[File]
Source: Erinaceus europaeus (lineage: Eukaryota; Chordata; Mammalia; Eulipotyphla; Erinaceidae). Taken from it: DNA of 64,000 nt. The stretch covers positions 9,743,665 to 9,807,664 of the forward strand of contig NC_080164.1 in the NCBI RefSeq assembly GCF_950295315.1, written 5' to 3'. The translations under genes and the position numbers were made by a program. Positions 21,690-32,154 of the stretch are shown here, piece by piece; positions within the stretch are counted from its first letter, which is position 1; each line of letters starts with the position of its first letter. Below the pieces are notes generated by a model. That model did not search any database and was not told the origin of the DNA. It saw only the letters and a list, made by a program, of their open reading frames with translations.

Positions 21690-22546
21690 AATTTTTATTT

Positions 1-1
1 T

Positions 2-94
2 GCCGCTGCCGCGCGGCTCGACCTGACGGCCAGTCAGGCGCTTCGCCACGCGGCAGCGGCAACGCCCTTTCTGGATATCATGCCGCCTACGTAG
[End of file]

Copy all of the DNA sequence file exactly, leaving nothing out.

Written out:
Source: Erinaceus europaeus (lineage: Eukaryota; Chordata; Mammalia; Eulipotyphla; Erinaceidae). Taken from it: DNA of 64,000 nt. The stretch covers positions 9,743,665 to 9,807,664 of the forward strand of contig NC_080164.1 in the NCBI RefSeq assembly GCF_950295315.1, written 5' to 3'. The translations under genes and the position numbers were made by a program. Positions 21,690-32,154 of the stretch are shown here, piece by piece; positions within the stretch are counted from its first letter, which is position 1; each line of letters starts with the position of its first letter. Below the pieces are notes generated by a model. That model did not search any database and was not told the origin of the DNA. It saw only the letters and a list, made by a program, of their open reading frames with translations.

Positions 21690-22546
21690 AATTTTTATTT

Positions 1-1
1 T

Positions 2-94
2 GCCGCTGCCGCGCGGCTCGACCTGACGGCCAGTCAGGCGCTTCGCCACGCGGCAGCGGCAACGCCCTTTCTGGATATCATGCCGCCTACGTAG